It depends if it is a client booking with a brief – that client may have supplied reference images – or if it is a test/concept shoot of my own. If it’s a test shoot I’m setting up myself, I do like to start with some references I either find on Instagram or Tumblr. These are mostly as a guide for the model. Much easier to show than to explain. Once the shoot begins, I let it flow and see what happens. I’ve always been of the mindset that it takes two to get an amazing image – the photographer and the talent – so I’m always conscious to allow the model some freedom and bring a part of their talent into the mix. I always use references images as a vibe, I have never been interested in recreating this or that. The art will come from a more free-form approach from two talented creatives. If you put too much control on it, you are not allowing that little bit of chaos to manifest. The chaos for me is that special secret ingredient that creates the magic. My current work, I am after mood and not perfection. Sometimes the camera may not be precisely focused on the eyes, or the focus has completely missed hitting the shoulder, or maybe the model has drastically moved to an extreme end of the frame, cropping part of her/his face. These are all things I encourage, it gives the photo life.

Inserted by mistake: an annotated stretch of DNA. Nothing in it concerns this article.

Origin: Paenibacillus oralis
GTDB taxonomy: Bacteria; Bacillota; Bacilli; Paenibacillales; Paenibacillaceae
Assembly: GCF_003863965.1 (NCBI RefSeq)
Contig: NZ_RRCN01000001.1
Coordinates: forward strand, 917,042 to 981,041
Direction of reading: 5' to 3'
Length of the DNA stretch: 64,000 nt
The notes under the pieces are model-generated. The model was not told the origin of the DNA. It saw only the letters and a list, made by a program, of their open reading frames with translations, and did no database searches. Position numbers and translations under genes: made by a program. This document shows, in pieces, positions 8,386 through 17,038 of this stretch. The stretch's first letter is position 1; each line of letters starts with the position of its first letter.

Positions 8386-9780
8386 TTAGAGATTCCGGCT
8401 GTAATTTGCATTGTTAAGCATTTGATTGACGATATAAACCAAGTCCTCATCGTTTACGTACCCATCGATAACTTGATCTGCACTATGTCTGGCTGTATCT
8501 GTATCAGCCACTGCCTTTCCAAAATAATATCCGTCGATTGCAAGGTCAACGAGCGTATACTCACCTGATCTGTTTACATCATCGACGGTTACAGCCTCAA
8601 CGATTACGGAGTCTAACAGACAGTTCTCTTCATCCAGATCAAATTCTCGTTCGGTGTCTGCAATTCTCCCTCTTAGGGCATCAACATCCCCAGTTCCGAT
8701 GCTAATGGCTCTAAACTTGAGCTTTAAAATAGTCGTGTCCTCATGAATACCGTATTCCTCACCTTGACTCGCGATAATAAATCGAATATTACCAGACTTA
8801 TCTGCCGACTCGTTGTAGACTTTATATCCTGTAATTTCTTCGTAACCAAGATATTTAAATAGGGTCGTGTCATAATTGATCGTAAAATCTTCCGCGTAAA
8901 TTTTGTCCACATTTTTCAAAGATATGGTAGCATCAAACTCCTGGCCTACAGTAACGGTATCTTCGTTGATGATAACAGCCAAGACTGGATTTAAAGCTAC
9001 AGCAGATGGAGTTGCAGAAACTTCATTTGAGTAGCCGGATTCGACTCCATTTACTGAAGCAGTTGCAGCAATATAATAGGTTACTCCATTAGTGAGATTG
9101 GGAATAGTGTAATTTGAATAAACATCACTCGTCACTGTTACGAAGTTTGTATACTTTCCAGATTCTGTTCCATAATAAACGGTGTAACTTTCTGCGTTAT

Simple hints to make a shoot run smoothly… have at least a rough guide in your head of what you want. It can be as simple as black and white in natural light. Have a rough guide of what you want the model to do, and let them know: be natural, be strong, look at the camera, don’t look at the camera; It’s important to give the talent some founding guidelines for them to build on. Be prepared to change; an idea in your head may not be working, don’t force it, you will lose your own flow and the model will also begin to hesitate. If it’s not working, move on. In saying that, sometimes if you see it’s almost there, but not quite, it could be worth while pushing a little longer to get that amazing shot. Be confident. The crew looks up to you, you are like a director on a movie set. Everyone will look to you for answers and confirmation. If you show confidence, people will trust you and the shoot will go smoothly.